Amid budget woes, aldermen divide federal grant funding

A greater number of New Haven’s nonprofit organizations will share a smaller pie of federal grant money for community development programs in 2013-’14 than in the current fiscal year.

The city finalized a plan on how to distribute roughly $3.4 million of Community Development Block Grant funds to 60 agencies and programs for social services after the federal funding was cut by about 8 percent this year. The Joint Community Development and Human Services Committee of the Board of Aldermen approved the budget based on a March 27 public hearing when applying agencies and community members gathered to discuss how to allocate the money.

The grant, funded by the Department of Housing and Urban Development, supports community efforts for providing good living conditions and economic opportunities for low-income individuals.

“The program is inspiring but sad at the same time,” Ward 1 Alderman Sarah Eidelson ’12 said. “The money is nowhere near the level that [the community agencies] need.”

Because of the cut in federal spending, many nonprofit agencies received much less financial support than they applied for. BHcare Birmingham Group Health Services, Inc, which provides services to adult victims of domestic violence and their children, received $5,000 for its outreach program — less than half of last year’s funding of $12,437.

A smaller budget will require many social service programs to provide benefits to fewer people. For this reason, many of the local organizations appealed to the joint committee regarding why they need the funding at the public hearing, said Eidelson.

“It’s important money,” Ward 26 Alderman Sergio Rodriguez said. “It’s money that they wouldn’t get anywhere else.”

Because of the increase in the total number of applicants and decrease in total grant money, aldermen gave priority to programs that support job training and employment opportunities, youth development activities, homelessness prevention and rehousing projects. Some applicants were rejected because of incomplete paperwork or overlaps with other programs in sevices provided.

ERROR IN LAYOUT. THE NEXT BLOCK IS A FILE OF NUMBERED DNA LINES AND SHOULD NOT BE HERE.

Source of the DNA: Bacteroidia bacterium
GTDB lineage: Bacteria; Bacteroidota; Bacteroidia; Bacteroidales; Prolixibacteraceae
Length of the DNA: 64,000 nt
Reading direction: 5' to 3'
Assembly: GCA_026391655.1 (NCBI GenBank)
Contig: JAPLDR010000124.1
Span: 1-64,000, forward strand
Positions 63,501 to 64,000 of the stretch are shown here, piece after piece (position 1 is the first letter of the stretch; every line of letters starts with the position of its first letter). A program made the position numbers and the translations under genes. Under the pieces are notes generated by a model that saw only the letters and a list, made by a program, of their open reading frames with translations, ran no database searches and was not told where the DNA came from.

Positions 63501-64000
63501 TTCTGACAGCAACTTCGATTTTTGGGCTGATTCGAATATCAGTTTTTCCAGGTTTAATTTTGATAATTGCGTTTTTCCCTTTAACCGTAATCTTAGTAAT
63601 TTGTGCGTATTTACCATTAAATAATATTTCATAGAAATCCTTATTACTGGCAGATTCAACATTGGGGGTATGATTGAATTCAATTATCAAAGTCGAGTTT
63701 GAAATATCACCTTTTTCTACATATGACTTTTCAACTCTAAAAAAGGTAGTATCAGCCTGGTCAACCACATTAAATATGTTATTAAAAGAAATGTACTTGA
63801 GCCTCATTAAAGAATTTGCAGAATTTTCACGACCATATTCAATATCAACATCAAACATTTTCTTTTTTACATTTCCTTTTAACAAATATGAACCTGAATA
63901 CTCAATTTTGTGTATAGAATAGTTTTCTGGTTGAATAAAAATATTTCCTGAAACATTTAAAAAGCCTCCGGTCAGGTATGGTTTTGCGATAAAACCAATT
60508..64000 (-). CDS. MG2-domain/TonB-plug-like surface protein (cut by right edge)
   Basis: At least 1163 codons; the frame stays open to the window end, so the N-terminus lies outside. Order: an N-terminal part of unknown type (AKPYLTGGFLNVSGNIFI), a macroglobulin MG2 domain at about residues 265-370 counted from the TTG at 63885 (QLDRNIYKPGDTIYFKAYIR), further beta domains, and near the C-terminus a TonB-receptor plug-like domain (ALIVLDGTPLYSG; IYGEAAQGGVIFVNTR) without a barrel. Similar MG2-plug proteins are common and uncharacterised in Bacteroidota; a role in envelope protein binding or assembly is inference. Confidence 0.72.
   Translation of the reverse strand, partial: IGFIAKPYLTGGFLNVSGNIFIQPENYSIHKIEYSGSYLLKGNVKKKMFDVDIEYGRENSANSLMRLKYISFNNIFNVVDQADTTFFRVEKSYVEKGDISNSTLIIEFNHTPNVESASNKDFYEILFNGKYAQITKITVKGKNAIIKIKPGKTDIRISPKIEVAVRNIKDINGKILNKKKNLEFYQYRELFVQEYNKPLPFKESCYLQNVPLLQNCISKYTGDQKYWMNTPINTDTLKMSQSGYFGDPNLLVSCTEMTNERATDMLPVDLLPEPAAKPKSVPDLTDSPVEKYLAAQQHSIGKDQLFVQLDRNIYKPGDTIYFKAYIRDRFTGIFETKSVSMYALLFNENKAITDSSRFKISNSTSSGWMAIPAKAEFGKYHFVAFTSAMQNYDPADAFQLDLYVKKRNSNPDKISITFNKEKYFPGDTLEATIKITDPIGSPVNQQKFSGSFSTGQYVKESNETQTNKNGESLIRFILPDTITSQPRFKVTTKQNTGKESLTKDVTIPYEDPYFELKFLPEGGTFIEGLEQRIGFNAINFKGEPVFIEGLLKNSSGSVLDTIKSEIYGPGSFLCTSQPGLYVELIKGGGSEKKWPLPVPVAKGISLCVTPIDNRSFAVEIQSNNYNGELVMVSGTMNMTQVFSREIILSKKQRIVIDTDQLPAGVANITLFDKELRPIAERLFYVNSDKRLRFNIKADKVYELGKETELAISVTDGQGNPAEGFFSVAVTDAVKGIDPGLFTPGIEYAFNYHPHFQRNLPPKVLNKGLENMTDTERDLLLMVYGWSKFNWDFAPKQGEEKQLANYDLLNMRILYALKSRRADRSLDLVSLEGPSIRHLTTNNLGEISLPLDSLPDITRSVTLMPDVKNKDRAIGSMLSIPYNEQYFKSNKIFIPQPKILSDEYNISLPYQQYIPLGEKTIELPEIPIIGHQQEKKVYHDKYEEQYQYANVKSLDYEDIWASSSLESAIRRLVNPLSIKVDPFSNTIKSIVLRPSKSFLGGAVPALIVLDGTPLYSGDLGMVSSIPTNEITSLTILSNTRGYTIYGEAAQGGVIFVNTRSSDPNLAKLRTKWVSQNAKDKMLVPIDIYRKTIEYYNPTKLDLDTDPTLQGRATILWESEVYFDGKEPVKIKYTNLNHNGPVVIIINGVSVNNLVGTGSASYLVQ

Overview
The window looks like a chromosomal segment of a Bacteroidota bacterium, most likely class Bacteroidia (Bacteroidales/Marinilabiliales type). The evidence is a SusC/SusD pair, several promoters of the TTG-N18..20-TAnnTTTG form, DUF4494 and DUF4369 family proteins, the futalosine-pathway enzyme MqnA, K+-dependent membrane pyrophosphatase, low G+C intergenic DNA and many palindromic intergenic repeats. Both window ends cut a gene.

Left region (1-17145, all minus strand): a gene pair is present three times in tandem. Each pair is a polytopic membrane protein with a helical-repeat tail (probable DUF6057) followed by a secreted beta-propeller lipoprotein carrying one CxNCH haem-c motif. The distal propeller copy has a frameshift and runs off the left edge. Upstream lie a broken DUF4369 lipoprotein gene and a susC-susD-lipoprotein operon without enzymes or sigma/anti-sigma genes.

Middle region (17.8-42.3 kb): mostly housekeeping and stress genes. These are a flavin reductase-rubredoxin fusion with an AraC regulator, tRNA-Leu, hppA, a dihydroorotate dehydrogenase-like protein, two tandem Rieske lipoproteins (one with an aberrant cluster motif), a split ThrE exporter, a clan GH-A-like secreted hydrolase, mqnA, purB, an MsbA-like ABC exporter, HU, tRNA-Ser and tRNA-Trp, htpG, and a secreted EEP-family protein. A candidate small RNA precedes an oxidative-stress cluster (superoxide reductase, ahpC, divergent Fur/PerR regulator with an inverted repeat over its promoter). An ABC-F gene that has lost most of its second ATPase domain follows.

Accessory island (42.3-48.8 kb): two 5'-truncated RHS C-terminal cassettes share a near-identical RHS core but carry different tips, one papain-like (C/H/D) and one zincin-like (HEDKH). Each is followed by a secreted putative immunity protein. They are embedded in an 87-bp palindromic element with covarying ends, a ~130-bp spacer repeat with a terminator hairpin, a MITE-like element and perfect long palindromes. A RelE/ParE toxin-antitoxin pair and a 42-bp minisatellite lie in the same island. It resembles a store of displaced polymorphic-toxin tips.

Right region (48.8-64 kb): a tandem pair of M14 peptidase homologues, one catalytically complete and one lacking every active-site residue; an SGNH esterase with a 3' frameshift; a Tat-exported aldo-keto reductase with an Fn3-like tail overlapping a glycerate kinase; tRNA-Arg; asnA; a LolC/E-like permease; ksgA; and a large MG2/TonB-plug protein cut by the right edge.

The number of agencies that applied for funding for the first time this year affected the decrease in the available funding. Among the 60 groups and agencies that applied this year, 18 were first-time applicants, including housing projects, nursing facilities, health services and after-school programs.

“Some good people that didn’t get money [in previous years] got good money this year,” Ward 29 Alderman Brian Wingate said.

Eidelson said that it is difficult for new organizations to apply because of the complicated application process, which includes tedious paperwork and participation at a public hearing. The city government is trying to lessen the burden for the agencies, she said.

Together with CDBGs, the Committee also approved the budget for other social services programs, including federal funding for the Housing Opportunities for Persons With AIDS (HOPWA), Home Investment Partnership (HOME) and Emergency Solutions Grant (ESG). These federal grants were cut by 10, 26 and 8 percent from last year, respectively.

The CDBG program started in 1974.

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